The structure of the post-acute service delivery system—the referral system, discharge planning, training, and education—also creates barriers for individuals with TBI to get the services they need. Services and programs exist to support individuals in their home and community after they leave acute-care settings, but these services are often not linked or coordinated efficiently, resulting in a fragmented service delivery system. In fact, many states have no central point of referral or central authority to coordinate and target appropriate services, and acute-care providers rarely communicate with inpatient and community-based providers. There is also a considerable lack of knowledge about what services are beneficial, what services are available in the community, and how to access these services. Providers, individuals with TBI, and their family members report not having enough knowledge and not receiving enough education about available community services. How can providers coordinate effective discharge planning if they are not aware of the social and psychological consequences of TBI? How can individuals and family members ask for services if they do not know what services are available or where to turn for help?
The post-acute rehabilitation system is complex. Individuals have to navigate insurance policies, transition from structured settings, deal with a variety of providers, keep track of their appointments and medications, while trying to return to normality as much as possible. Navigating these different tasks is difficult for anyone. For an individual who experiences cognitive or behavioral impairments, navigating these tasks successfully seems almost impossible. Memory impairments and poor concentration can compromise individuals’ ability to remember appointments, take medications, or get to locations where services are provided. Mood instability, irritability, and behavioral symptoms can make it difficult to deal with the care system and to build relationships with providers. Many individuals may have a spouse or partner and a supportive social network providing tangible supports and assistance throughout the recovery process, but others may not or may become isolated because they do not feel understood. Findings also show that race, ethnicity, and age may be associated with disparities in access to services. It is unclear whether these disparities are due to attitudes, namely bias or discrimination or whether other factors such as language or location play a role in access to services.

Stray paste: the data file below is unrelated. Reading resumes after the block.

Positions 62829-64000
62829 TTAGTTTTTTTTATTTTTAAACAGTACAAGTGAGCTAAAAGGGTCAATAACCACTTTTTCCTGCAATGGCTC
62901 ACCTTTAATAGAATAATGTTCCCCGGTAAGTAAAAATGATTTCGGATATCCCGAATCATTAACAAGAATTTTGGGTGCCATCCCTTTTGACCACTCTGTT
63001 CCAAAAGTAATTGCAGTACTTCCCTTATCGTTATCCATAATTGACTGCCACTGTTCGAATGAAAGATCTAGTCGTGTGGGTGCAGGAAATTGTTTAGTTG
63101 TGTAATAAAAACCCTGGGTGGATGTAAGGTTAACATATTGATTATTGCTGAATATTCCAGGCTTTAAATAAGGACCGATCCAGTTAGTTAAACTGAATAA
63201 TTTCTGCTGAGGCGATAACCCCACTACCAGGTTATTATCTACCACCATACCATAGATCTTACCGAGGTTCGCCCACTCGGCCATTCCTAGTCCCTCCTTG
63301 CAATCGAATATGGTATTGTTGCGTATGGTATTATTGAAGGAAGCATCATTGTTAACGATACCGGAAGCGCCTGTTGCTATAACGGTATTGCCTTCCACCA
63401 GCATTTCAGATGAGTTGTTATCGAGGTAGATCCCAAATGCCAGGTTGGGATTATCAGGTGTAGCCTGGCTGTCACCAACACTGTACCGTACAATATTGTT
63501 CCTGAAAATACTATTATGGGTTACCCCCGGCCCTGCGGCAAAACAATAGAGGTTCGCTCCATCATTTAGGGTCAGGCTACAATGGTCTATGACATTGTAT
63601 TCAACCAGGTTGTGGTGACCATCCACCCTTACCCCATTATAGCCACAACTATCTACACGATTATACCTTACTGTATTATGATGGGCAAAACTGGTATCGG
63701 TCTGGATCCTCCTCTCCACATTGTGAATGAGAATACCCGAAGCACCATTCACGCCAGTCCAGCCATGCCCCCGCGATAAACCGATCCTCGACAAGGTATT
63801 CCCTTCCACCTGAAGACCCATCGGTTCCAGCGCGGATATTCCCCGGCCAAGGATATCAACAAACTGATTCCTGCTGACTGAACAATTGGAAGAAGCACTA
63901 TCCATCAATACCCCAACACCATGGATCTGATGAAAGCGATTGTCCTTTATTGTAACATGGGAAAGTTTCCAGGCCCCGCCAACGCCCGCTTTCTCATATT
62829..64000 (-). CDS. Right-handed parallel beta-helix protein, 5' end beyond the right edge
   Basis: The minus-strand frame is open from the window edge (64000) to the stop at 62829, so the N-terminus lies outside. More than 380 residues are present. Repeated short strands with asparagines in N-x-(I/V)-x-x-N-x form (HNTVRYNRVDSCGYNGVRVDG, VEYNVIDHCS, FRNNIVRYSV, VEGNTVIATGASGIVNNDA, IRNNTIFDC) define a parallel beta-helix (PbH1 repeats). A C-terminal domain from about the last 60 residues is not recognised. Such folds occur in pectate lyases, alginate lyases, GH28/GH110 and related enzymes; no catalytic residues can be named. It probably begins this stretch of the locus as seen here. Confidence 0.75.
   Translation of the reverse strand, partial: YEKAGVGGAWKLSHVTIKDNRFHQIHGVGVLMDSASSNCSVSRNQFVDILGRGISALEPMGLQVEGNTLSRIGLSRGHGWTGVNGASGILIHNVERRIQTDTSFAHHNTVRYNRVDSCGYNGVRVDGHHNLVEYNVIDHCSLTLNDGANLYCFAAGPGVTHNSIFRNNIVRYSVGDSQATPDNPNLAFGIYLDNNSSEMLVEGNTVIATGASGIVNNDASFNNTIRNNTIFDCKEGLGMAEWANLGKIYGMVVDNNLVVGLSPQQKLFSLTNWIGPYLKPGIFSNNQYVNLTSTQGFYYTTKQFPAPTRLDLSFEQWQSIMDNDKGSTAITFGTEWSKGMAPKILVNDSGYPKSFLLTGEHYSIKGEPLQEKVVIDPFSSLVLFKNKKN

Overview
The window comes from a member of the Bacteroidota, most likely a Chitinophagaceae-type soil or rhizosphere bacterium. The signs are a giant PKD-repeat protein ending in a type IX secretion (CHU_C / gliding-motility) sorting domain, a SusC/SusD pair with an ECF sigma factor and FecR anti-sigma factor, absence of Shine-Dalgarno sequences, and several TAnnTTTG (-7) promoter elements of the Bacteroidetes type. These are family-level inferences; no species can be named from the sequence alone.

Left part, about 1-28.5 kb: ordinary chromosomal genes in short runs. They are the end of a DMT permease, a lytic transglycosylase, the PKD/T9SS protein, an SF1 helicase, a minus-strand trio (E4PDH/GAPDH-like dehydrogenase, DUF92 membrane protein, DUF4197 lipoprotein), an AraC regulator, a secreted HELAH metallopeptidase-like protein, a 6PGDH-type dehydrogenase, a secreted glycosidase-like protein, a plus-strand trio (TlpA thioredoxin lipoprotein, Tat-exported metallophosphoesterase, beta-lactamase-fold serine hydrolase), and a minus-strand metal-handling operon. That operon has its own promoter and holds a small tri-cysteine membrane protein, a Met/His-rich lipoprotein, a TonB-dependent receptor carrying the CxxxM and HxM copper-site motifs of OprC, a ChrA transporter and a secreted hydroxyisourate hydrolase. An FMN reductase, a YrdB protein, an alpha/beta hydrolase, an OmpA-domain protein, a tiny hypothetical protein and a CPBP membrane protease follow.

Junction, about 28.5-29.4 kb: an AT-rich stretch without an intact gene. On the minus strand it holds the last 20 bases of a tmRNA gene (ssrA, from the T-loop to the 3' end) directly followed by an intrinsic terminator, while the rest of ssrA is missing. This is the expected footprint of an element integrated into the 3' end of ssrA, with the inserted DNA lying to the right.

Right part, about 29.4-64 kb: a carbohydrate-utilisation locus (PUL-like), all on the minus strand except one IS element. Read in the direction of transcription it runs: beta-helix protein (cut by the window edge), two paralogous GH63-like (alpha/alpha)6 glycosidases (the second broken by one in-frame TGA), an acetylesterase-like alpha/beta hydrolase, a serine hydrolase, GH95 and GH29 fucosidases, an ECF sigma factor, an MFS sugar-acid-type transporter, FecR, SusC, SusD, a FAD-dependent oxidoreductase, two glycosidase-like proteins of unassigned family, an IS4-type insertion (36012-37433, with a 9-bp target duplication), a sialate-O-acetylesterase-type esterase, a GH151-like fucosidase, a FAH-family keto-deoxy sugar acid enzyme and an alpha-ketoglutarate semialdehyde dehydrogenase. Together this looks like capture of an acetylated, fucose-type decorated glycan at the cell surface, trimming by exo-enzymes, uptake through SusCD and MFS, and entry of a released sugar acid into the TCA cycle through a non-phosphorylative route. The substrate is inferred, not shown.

Clearly, many barriers impede access to needed post-acute services for individuals with TBI. This is particularly concerning given that the length of stay in acute inpatient rehabilitation settings has decreased, which places a greater importance on post-acute rehabilitation for the recovery process. To overcome these barriers, efforts are needed from multiple sources, including policymakers, public and private insurance providers, researchers, biopsychosocial providers, caregivers, families, and individuals with TBI. Knowing what barriers individuals with TBI and providers face beyond the acute phase provides a starting point for developing and implementing solutions.
What barriers have you encountered when trying to access services and supports in your community and home for yourself or your family member? What have you done to overcome these barriers?
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Corrigan JD, Whiteneck G, Mellick D. Perceived needs following traumatic brain injury. J Head Trauma Rehabil. 2004;19(3):205-16.
Florida Department of Health. Traumatic brain injury: enhancing the system of care. Florida’s five-year strategic plan [Internet]. Tallahassee (FL): The Department; 2009 Feb [cited 2012 Aug 30] 36 p. Available from: http://wellflorida.org/wp-content/uploads/2012/10/TBIStrategicPlan09.pdf
Heinemann AW, Sokol K, Garvin L, Bode RK. Measuring unmet needs and services among persons with traumatic brain injury. Arch Phys Med Rehabil. 2002;83:1052-9.
Ottenbacher KJ, Graham JE. The state-of-the-science: access to postacute care rehabilitation services, a review. Arc Phys Med Rehabil. 2007;88:1513-21.
Pickelsimer EE, Selassie AW, Sample PL, Heinemann AW, Gu JK, Veldheer LC. Unmet service needs of persons with traumatic brain injury. J Head Trauma Rehabil. 2007;22:1-13.